An old apartment building in Burlington, Vt. seems like an odd place to find a rare survivor of Lithuanian synagogue art and a relic of American immigrant Yiddishkeit. But the nature of treasures is that they turn up in unexpected places, and Burlington is home to a century-old synagogue mural that is an extraordinary artistic and cultural survivor linking pre-Holocaust Lithuanian synagogue art to the religious beliefs and aspirations of first generation Jewish immigrants to America.
Beginning in the 1880s, Burlington hosted a tight-knit and vibrant community of Lithuanian-born Jews who maintained ties with the Old Country, but also happily adapted to their new environment. Today, many of their descendants still live in Burlington, and the original Ohavi Zedek Congregation, founded in 1885, continues as a strong and creative Conservative synagogue.
Aaron Goldberg, a sixth-generation Burlington Jew and one of two volunteer archivists at Ohavi Zedek is leading a project to move and preserve the mural. When I first heard about the mural last summer, he told me, “The mural is a survivor that happens to be in our backyard. It deserves to be shown and preserved, it deserves to be saved to honor millions and millions of people, Jews and non-Jews, who did not survive the Holocaust.” The Center for Holocaust Studies at the University of Vermont is actively supporting the project.
The Lost Shul Mural, as it has come to be called, was revealed beneath the walls of an apartment building that once housed the Orthodox Chai Adam Synagogue, founded in 1889, after splintering off from Ohavi Zedek. It was probably decorated in 1910 when the congregation engaged a young Lithuanian Jewish artist, Ben Zion Black, to paint the synagogue — a six-month-long project for which he was paid $200. Some stories say the artist came because he was following a girlfriend, Rachel Saiger, whom he married in 1912.
Black was born in Kovno, Lithuania. Once in America, he was active as an artist, actor, Yiddish writer and avid mandolin player. He never joined a synagogue himself; his religion was secular Yiddish culture. After limited success as an artist, he supported himself and his family as a successful commercial sign maker. (The exact history is still uncertain, and an alternative story holds that Black arrived in 1910 but dates the mural to 1918.)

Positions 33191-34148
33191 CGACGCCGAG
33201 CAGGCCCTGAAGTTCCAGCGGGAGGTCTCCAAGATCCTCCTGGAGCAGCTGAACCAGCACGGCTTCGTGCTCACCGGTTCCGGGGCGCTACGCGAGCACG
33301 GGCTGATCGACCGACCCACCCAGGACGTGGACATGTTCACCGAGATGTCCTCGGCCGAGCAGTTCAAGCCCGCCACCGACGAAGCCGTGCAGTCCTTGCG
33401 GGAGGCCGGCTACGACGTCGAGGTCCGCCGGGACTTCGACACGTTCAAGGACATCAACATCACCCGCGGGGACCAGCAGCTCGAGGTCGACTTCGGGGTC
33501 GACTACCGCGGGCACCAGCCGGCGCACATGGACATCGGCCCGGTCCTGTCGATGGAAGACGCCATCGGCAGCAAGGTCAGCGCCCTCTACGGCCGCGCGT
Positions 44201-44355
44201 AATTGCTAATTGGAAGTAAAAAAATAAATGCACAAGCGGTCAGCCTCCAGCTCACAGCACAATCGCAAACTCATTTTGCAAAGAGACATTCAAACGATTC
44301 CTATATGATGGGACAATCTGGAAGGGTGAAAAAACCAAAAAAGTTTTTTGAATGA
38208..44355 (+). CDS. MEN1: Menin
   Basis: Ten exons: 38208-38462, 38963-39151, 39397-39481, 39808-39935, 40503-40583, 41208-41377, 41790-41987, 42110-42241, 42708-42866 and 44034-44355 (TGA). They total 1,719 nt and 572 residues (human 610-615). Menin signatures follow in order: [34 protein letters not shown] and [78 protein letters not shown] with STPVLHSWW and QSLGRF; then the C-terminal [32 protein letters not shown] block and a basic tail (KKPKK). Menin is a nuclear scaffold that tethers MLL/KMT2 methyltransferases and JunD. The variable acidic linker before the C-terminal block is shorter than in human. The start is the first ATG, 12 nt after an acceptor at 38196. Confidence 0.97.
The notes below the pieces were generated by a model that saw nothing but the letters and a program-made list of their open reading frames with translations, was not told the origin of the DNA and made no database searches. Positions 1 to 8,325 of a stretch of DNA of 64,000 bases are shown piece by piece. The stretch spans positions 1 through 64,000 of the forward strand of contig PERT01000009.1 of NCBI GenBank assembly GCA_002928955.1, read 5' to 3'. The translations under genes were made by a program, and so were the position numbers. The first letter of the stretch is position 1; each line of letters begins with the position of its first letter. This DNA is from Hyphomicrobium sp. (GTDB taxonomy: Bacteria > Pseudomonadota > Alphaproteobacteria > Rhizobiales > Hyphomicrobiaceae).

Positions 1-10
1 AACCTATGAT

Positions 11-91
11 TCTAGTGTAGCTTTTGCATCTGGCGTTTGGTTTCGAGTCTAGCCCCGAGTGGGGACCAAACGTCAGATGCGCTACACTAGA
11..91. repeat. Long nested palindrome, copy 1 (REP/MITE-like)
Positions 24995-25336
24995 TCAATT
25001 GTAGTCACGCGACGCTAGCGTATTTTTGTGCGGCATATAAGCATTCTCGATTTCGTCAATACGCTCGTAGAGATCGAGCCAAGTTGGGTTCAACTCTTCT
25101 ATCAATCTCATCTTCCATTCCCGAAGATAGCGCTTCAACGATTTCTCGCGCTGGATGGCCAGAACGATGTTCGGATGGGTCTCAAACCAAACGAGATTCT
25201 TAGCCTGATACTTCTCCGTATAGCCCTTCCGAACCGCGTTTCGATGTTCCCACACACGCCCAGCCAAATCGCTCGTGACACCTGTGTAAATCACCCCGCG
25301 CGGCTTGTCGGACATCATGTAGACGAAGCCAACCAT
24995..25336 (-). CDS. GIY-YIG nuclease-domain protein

Before settling permanently in Burlington, Black also spent time in Boston, where he apparently painted some backdrops for theatrical productions — though these have been lost. He never again painted a synagogue.
Black was trained in Lithuania, where his father was an artist who made illustrated books. The Lost Shul Mural is a rare survivor of the rich Jewish artistic tradition in Eastern Europe that in the 20th century combined traditional folk design and manufacture with the techniques of more modern training. This world of Jewish art was destroyed in the Holocaust and remains poorly understood.
The mural is a rare and striking painting, one of only a small number of extant synagogue murals in North America painted by immigrant Jewish artists for congregations that were still tied to their distant homelands, the Yiddish language and traditional Jewish religious practice. Nothing quite like this survives in Europe, and no mural in the United States, and only one in Canada (recently restored), equals the Lost Shul Mural in size, scope, completeness and Jewish meaning. Only a few highly damaged painted fragments survive from all the synagogues of Lithuania, most notably from Čekiškė, the town of origin for many of Burlington’s Jews.